Quartz slabs intended for countertops are only available in thicknesses of 2 and 3 centimeters. While these standard thicknesses work fine for most applications, some luxury designs call for thicker countertops that quartz cannot accommodate.
Can Chip on Edges
While resistant to surface damage, quartz can chip along the edges if subjected to a heavy impact. Care must be taken to avoid hitting corners and edges. Any chips that do occur can usually be smoothed out by a pro.
Quartz countertops must be cut and installed by a professional fabricator, unlike DIY-friendly materials like wood or tile. Installation does add cost to the overall project budget.
Seams More Noticeable
The uniformity of quartz can cause seams between slabs to be more visible after installation compared to natural stone. Careful placement and color matching by the installer are required to minimize the seam appearance.
Avoid Direct Heat Exposure
While quartz is heat resistant, direct prolonged exposure can cause damage over time. Trivets and hot pads should be used for hot pots and pans to avoid cracking, discoloration or yellowing.
Is Quartz Worth the Investment?
For most homeowners, the pros of quartz’s durability, low maintenance, and resistance to damage outweigh the few drawbacks. The high performance and longevity mean quartz often costs less than other materials over the lifetime of ownership.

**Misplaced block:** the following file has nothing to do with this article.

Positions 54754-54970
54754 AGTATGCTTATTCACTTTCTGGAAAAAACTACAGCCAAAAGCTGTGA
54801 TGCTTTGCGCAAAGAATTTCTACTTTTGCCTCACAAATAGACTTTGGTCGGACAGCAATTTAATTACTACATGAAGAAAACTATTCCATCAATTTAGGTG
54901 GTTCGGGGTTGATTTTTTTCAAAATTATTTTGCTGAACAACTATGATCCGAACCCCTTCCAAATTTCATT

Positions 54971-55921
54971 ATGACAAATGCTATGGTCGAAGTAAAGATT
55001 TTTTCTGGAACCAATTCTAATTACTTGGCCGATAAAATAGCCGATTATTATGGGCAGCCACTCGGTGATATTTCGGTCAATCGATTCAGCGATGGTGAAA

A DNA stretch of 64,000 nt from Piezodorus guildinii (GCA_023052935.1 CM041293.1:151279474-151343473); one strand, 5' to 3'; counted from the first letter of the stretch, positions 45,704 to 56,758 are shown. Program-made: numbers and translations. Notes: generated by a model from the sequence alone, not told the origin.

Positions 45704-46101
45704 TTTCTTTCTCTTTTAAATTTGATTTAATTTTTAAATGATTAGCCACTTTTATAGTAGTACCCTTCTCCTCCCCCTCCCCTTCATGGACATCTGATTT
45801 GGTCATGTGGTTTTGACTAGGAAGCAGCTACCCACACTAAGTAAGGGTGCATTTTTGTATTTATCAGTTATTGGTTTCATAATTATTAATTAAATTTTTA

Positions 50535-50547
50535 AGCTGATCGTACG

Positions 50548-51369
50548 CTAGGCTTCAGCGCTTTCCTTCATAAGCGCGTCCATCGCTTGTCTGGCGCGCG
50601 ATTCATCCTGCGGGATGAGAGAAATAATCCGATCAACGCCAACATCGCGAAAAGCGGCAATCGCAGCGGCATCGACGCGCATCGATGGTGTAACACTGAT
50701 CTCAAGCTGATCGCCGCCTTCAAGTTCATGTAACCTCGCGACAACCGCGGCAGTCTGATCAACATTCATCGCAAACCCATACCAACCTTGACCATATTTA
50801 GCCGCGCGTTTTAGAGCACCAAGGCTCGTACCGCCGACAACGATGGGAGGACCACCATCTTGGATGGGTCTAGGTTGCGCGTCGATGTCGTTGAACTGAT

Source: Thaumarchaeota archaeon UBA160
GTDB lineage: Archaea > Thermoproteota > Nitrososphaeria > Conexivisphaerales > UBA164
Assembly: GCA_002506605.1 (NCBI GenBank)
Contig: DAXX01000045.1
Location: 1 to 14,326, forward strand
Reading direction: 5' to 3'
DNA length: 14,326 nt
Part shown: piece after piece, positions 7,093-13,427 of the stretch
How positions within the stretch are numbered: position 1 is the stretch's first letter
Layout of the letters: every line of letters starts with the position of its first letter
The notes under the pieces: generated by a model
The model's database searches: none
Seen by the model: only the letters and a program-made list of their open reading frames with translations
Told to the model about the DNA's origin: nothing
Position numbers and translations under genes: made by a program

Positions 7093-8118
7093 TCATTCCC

The stylish appearance and wide range of customization options make quartz an ideal choice for virtually any kitchen or bath design aesthetic. With quality fabrication and installation, a quartz countertop will provide decades of trouble-free use and beauty in the home. The resale value is also higher for quartz compared to more dated materials.
While quartz does carry a higher initial price tag than options like laminate, its durability and longevity make it worth the investment for most buyers. Given its advantages, quartz is one of the best all-around options for countertops in kitchens and baths.
FAQ About Quartz Countertops
Is quartz porous?
No, quartz has a non-porous surface that resists moisture absorption and staining. This makes maintenance easy.
Does quartz need to be sealed?
No, quartz never requires sealing or reapplication of sealant.
Can you cut on quartz?
Yes, quartz is incredibly durable against cuts and scratches. But using a cutting board is still recommended to be safe.
Is quartz scratch resistant?
Quartz is very scratch resistant, but not fully scratch proof. Use care with sharp objects and don’t slide abrasive items across the surface.
Does quartz stain easily?
No, quartz resists stains remarkably well. But spills should still be cleaned promptly.
Is quartz heat resistant?
Quartz has good heat tolerance, but direct high heat exposure can damage the material over time. Use trivets and hot pads.
Does quartz need to be professionally installed?
Yes, quartz fabrication and installation is best left to the pros to get a quality result. DIY installation is not recommended.
With its attractive appearance, extreme durability, low maintenance needs, and heat/scratch resistance, quartz ranks among the best materials for kitchen and bathroom countertops. While higher cost than cheaper options like laminate, quartz provides unparalleled performance, longevity, and luxury. For homeowners that want a quality countertop material that can last decades with minimal upkeep, quartz is an excellent investment.